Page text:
The Malaysian and the Indonesian, partners since January this year, showed glimpses of their heyday as they stormed past China’s Liu Cheng/Zhang Nan 21-15 14-21 21-17. They became the first trans-national pair in a Superseries final since Setiwan himself combined with Russia’s Anastasia Russikh to reach the Indonesia Open final in 2010.

With Setiawan in his customary role making sharp interceptions at the net, and Tan unleashing big lefty smashes, the Indonesian-Malaysian combo got off to a strong start and found their way back after losing the second game. It was a Tan Boon Heong special – a 391 kph smash – that set up four match points at 20-16, and it was converted on the second opportunity.

“It’s good that pairs like ours can reach the final of a Superseries – I hope the national teams allow players (to pair up),” said Tan. “I can’t remember the last time I reached a Superseries final. We have been training well together and we hope we can fight it out well tomorrow.”

Tan and Setiawan will have to get past Japan’s Takeshi Kamura/Keigo Sonoda. The Japanese ended the run of giant-killers Lu Ching Yao/Yang Po Han (Chinese Taipei) 21-15 21-15.

Japan’s having assured themselves of the Women’s Singles crown, have a shot at the Men’s Doubles and the Women’s Doubles. Misaki Matsutomo/Ayaka Takahashi reversed their recent run of losses to Chen Qingchen/Jia Yifan, getting the better of the Chinese today in surprisingly easy fashion: 21-17 21-11.

The Women’s Doubles final will see Matsutomo/Takahashi face Denmark’s Christinna Pedersen and Kamilla Rytter Juhl. The Danes shook off the disappointment of a blown second game to fight their way past Japan’s Yuki Fukushima/Sayaka Hirota and make their third World Superseries final this year.

The Danes, who hadn’t lost a game in three previous matches to the Japanese, missed three match points to let their opponents into the contest and make it a sticky affair for them in the third. From 15-all, however, the experienced Danes were able to sting up a sequence of points that gave them the match at 21-16 20-22 21-18.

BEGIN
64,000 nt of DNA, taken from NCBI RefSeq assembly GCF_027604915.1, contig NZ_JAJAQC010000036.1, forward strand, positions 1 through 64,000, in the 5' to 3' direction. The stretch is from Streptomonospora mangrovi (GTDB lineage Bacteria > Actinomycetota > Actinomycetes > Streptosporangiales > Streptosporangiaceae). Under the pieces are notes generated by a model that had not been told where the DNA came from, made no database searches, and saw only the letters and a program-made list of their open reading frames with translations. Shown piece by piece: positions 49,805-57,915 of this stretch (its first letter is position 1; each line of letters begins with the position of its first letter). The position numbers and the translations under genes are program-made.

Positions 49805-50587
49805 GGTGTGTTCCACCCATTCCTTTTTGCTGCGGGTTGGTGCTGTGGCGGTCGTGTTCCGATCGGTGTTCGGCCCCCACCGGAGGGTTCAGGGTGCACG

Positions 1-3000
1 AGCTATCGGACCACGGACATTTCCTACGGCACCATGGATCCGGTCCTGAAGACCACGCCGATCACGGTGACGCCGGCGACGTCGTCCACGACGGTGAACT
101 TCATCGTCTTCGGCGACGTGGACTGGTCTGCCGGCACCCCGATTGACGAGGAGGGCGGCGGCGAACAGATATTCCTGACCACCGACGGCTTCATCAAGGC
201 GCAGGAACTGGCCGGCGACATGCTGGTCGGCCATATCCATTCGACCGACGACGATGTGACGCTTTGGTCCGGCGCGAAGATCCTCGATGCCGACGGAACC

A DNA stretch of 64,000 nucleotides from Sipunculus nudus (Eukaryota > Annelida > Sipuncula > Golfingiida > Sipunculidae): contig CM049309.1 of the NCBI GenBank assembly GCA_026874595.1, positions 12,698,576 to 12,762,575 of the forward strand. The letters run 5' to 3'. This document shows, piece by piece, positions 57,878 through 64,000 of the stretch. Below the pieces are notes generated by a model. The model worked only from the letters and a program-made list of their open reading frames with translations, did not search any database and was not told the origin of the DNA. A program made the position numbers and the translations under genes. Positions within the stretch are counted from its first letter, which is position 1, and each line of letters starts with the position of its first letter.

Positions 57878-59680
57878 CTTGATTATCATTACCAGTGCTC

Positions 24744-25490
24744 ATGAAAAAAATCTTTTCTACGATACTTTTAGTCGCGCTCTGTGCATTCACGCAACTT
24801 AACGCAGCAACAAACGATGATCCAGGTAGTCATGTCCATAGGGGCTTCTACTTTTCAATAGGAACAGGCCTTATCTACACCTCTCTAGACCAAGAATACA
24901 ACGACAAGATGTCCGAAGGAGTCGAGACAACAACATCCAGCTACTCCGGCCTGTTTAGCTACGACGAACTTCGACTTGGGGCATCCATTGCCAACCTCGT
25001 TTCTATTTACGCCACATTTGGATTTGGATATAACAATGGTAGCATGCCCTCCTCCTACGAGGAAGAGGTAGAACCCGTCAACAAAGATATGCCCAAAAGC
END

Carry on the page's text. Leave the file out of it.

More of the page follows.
“The second set was tough to lose,” said Rytter Juhl. “Losing after three match points is hard. In the interval we talked about letting it go and being ready for the third and I think we managed that really well.

“We talked about going onto court in to the third with a lot of energy to show the Japanese that they are not on top even though they won the second set. So we really had to show that both mentally and with our body language. It was important for us to have a good lead because we had a little bit of difficulty playing on one side. It was a great match and great to have the crowd behind us.”

Olympic champion Chen Long gave himself a shot at his first Superseries title this year, struggling to combat the finesse of Korean veteran Lee Hyun Il, but coming away victor in 68 minutes: 26-24 15-21 21-17.

Lee played with the demeanor and control of a monk, pinning Chen to the lines and keeping things tight until he chose his moment to attack. Unusually for Chen, even his airtight defence was frequently blown as he struggled to read the lines of Lee’s attack. The Korean dominated the Olympic champion but failed to convert any of four game points in the opener; unruffled, he took the second and had his chances in the third until a late surge by Chen left him with too wide a gulf to conquer.

“I wasn’t perturbed at missing four game points in the opening game as I’d come in prepared to play a long match,” said Lee. “I’m quite satisfied with my performance this tournament. I feel lesser pressure now as an independent player, that’s why my performances have improved in recent times.”

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Top Seeds Tumble – Day 3: BCA Indonesia Open 2017

The wretched fortunes of Misaki Matsutomo and Ayaka Takahashi took another twist this morning as the top seeds and defending Women’s Doubles champions were felled in the first round of the BCA Indonesia Open 2017.